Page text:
I cannot make that passage mean something today that it did not mean in principle in the ancient world. That's why I have to do exegesis. I have to be honest with the text before I can come over to the contemporary world.
Ladder of abstraction
I picture a "ladder of abstraction" that comes up from the biblical world and crosses over and down to the modern setting. I have to be conscious how I cross this "abstraction ladder." I want to make sure the biblical situation and the current situation are analogous at the points I am making them connect. I must be sure the center of the analogy connects, not the extremes.
Sometimes, as I work with a text, I have to climb the abstraction ladder until I reach the text's intent. For instance, Leviticus says, "Don't boil a kid in its mother's milk." First, you have to ask, "What is this all about?" At face value, you might think, If I have a young goat, and I want to cook it in its mother's milk for dinner tonight, I should think twice. But we now know the pagans did that when they worshiped their idolatrous gods. Therefore, what you have here is not a prohibition against boiling a kid in its mother's milk, but against being involved in the idolatry that surrounded God's people or bringing its practices into their religion.
If that's the case, it does no good for the preacher to bring this text straight over. You must climb the ladder of abstraction a couple of levels until you reach the principle: You should not associate yourself with idolatrous worship, even in ways that do not seem to have direct association with physically going to the idol.
Let's say you know that a passage can't come straight across.
Abstract up to God. One thing I always do when climbing the abstraction ladder is abstract up to God. Every passage has a vision of God, such as God as Creator or Sustainer.
Find the depravity factor. Second I ask, "What is the depravity factor? What in humanity rebels against that vision of God?"
These two questions are a helpful clue in application because God remains the same, and human depravity remains the same. Our depravity may look different, but it's the same pride, obstinacy, disobedience.
Take 1 Corinthians 8, in which Paul addresses the subject of eating meat offered to idols. The vision of God: He is our redeemer. Therefore, Paul argues, I will not eat meat, because if I wound my brother's weak conscience, I sin against Christ, who redeemed him. The depravity factor: People want their rights, so they don't care that Christ died for their brother.
Thus saith the Lord?
Today's preachers approach the task of application different than that of previous generations. Today, what's prevalent is specific application. In the past, the application would have been more general—to trust God and give him glory. Today, preaching deals with how to have a happy marriage, how to bring up your children, how to deal with stress.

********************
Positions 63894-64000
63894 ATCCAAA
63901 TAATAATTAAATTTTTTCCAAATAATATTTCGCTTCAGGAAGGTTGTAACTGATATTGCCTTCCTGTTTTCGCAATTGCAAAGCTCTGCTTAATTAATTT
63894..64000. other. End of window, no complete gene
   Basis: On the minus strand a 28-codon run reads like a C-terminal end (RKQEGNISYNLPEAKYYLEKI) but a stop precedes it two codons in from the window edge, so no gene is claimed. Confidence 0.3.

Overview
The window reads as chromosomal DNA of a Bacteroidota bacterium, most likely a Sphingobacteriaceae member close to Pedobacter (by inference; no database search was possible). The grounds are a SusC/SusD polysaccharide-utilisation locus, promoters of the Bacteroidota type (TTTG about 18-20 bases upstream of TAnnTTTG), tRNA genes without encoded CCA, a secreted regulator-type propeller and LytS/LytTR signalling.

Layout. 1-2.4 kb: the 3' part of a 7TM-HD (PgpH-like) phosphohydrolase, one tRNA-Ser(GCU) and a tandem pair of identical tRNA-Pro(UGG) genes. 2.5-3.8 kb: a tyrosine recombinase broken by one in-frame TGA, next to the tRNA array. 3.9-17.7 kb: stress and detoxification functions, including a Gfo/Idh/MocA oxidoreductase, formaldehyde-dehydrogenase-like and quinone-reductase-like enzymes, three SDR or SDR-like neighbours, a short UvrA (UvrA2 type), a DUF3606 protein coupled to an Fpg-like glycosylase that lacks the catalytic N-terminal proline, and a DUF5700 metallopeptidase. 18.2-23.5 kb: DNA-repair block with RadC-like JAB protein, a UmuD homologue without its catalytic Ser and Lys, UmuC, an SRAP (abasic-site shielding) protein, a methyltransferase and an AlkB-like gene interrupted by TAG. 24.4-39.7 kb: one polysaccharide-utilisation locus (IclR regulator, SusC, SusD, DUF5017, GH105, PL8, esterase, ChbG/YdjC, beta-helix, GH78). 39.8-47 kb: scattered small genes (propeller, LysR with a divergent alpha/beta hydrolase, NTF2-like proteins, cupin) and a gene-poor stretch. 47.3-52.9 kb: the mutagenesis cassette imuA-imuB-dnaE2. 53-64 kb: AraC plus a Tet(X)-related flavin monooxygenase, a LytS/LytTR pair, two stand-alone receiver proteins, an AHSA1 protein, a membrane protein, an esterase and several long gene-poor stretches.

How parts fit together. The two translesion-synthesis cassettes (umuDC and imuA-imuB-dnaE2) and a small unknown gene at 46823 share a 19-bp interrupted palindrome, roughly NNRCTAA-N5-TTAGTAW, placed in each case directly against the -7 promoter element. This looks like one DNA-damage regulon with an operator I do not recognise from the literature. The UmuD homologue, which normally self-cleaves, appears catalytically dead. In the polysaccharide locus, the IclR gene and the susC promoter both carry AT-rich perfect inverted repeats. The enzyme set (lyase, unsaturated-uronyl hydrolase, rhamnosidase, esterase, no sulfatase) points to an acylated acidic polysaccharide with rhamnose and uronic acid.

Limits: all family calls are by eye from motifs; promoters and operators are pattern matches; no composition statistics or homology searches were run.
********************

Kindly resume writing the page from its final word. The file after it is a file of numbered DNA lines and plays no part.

Of course, there are always times I find myself saying, "I wish I hadn't applied it quite like that." In my twenties I preached some things I believed deeply then, but now I wonder, How in the world did I come up with that? I remember believing that headship meant the husband ought to take care of the finances. Worse, my wife insists that in a sermon on marriage, one of my main points was that a wife ought not serve her husband instant coffee!
Obviously that application came out of the culture of that day more than anything else. It preached well. In those days I used anything that popped into my head that looked like it applied. The awful thing was I said in the name of God what God was not saying. Is it disobedience against God for the wife to keep the checkbook? Of course not. Asking the question, "Does this rank at the level of obedience?" is a good test of sermon application.
Of course, occasionally, you can't say, "This is a matter of obedience to God." We want to have a "Thus saith the Lord" about specific things in people's lives, but we can't always have that. So we need to distinguish between various types of implications from the text. Implications may be necessary, probable, possible, improbable, or impossible.
For example, a necessary implication of "You shall not commit adultery" is you cannot have a sexual relationship with a person who is not your spouse. A probable implication is you ought to be very careful of strong bonding friendships with a person who is not your spouse. A possible implication is you ought not travel regularly to conventions or other places with a person who is not your spouse. An improbable conclusion is you should not at any time have lunch with someone who is not your spouse. An impossible implication is you ought not have dinner with another couple because you are at the same table with a person who is not your spouse.
Too often preachers give to a possible implication all the authority of a necessary implication, which is at the level of obedience. Only with necessary implications can you preach, "Thus saith the Lord."
There are different ways to phrase such distinctions in the pulpit. One way is to say, "This is the principle, and the principle is clear. How this principle applies in our lives may differ with different people in different situations."
For example, the principle of honoring one's parents is not negotiable. But do you keep an elderly parent at home, or do you put the parent in a nursing home? You may want to say, "To honor your parent you ought to keep him at home." But someone may say, "I have three children, and my parent wanders the house in the middle of the night, waking the kids and disrupting the household, and it's hurting the kids." Now we have principles in tension. That application may disappoint many congregations because they like to be told exactly what to do.